Strevens one country is accounted as a second

Strevens (1992) stated that over one and half billion people useEnglish as a first, second, or foreign language all over the world andemphasized that one quarter of these speakers have English as their nativelanguage, while the rest use it as a second or foreign language to establishcommunication.

More interestingly, over two third of these non-native Englishspeakers have learned this language in the past 20 years. Thanks to advances intechnology, which among other things, brought about wider intercommunicationamong people all over the world, this number is already on the rise. However,it should be taken into account that learning a language other than the firstone differs greatly with regard to the contexts in which learning the secondlanguage takes place (Marckwardt, 1963; Stern, 1983; Brown, 2001).Generally, language learning and teaching in a second languagecontext is much easier than that in a foreign language context. Regarding thisissue, Stern (1983) mentioned that a non-native language which is learned andpracticed “within” one country is accounted as a second language, while anon-native language learned and practiced with reference to a country “outside”territorial boundaries is accounted as foreign language.

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He also states thatthe purpose of second language learning is often different from foreignlanguage learning. Since the second language is frequently the officiallanguage in a society, learning it is needed “for full participation in thepolitical and economic life of the nation” (Paulston, 1974, p. 12-13), or itmay be the language for education (Marckwardt, 1963).In line with Stern (1983), Brown (2001) also made some distinctionsbetween foreign and second language learning contexts. To make an operationaldifferentiation between a second and foreign context, Brown (2001) emphasizedthe role of the environment outside the language classroom and stated thatthere are two different language learning environment in which a learner canlearn another language. He believed that in a second language situation, thelanguage learner is exposed to the target language outside the classroom in avariety of settings, while in a foreign language environment, the learner willrarely, if ever, have opportunity for exposure to the target language outsidethe educational setting or language classroom.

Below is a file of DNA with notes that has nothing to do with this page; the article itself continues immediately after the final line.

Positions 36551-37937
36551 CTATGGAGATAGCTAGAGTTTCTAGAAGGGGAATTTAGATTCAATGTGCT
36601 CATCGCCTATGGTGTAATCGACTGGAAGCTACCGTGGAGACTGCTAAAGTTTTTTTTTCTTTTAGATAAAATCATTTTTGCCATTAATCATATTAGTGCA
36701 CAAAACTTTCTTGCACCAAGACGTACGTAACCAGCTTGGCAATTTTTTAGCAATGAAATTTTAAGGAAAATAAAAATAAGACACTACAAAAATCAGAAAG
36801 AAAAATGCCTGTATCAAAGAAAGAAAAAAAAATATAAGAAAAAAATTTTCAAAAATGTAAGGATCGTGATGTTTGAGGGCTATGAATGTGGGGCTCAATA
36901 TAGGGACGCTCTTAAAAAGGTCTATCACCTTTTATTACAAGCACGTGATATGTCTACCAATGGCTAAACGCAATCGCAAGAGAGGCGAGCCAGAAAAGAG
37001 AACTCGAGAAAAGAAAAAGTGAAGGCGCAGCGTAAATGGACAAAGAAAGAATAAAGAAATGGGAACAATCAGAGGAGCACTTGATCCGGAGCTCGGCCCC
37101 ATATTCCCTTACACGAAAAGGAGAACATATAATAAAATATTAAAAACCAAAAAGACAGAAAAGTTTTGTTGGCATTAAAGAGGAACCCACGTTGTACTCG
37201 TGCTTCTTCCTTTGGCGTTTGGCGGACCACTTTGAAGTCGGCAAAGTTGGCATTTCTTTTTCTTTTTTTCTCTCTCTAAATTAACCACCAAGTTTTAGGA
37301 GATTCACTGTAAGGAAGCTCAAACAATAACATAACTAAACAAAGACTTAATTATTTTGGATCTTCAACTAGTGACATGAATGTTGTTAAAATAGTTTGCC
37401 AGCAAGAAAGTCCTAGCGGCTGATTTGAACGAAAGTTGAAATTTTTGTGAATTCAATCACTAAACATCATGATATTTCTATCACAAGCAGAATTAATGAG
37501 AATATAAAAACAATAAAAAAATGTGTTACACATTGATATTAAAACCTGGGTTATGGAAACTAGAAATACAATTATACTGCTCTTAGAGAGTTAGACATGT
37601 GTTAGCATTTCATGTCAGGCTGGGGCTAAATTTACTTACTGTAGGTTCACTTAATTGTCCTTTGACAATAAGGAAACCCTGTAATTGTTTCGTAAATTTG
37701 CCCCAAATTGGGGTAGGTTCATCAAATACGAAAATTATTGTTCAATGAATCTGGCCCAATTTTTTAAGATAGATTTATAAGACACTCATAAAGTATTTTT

Teaching English in Japan,Morocco or Thailand, for example, is almost always a context of English as aforeign language (EFL) which lacks the aforementioned privileges.Social context has been considered as a very important factor withregard to the language teaching and learning process. For language teaching tobe effective, it is highly significant to make a relationship between languageand the society or the context where the language is used and put into practice(Stern, 1983).

The effect of social context on the process of language learningbecomes more prominent when the differences in the social factors involved inESL and EFL situations are taken into consideration.


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